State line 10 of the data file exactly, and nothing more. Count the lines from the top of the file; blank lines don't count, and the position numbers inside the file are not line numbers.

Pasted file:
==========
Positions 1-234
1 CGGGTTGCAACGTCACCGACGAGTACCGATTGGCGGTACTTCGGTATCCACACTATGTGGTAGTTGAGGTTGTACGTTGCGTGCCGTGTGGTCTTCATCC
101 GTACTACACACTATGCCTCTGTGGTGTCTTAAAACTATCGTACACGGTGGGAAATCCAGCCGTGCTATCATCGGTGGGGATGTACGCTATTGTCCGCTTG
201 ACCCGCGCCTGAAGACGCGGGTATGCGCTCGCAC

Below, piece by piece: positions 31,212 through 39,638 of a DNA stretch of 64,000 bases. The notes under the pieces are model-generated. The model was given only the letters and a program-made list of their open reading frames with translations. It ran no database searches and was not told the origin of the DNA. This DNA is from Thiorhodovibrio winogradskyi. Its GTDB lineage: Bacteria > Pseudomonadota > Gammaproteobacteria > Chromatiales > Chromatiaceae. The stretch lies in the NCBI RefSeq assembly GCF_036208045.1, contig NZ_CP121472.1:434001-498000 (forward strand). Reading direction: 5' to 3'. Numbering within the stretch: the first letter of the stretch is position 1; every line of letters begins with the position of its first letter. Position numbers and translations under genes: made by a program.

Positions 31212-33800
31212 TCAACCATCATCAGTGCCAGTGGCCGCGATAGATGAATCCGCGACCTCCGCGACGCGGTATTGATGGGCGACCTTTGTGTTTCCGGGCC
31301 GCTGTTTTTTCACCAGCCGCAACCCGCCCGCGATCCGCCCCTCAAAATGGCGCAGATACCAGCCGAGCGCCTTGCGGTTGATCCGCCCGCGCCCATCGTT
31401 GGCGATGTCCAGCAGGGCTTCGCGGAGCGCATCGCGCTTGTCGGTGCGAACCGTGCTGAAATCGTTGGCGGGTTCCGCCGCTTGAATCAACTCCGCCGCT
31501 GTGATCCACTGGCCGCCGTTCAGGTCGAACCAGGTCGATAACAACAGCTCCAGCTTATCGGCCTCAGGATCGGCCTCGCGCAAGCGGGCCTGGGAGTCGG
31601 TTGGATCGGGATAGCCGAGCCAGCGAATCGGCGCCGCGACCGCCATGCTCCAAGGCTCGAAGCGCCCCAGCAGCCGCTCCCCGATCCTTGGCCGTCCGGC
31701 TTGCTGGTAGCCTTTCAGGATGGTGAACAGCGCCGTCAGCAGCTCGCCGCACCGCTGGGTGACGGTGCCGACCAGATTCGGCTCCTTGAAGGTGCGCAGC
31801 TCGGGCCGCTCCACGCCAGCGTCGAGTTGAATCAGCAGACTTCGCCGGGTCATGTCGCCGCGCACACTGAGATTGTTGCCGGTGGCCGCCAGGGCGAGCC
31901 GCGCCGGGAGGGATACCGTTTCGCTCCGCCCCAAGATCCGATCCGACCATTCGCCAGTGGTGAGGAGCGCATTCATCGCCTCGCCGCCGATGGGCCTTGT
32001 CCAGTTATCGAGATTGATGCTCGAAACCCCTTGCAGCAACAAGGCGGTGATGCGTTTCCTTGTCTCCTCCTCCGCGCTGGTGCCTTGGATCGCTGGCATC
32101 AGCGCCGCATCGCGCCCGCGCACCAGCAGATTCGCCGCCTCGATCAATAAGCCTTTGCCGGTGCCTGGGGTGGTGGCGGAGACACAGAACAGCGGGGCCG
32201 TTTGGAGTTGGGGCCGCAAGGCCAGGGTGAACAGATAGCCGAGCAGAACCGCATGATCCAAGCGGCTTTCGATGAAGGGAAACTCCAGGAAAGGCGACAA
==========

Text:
31501 GTGATCCACTGGCCGCCGTTCAGGTCGAACCAGGTCGATAACAACAGCTCCAGCTTATCGGCCTCAGGATCGGCCTCGCGCAAGCGGGCCTGGGAGTCGG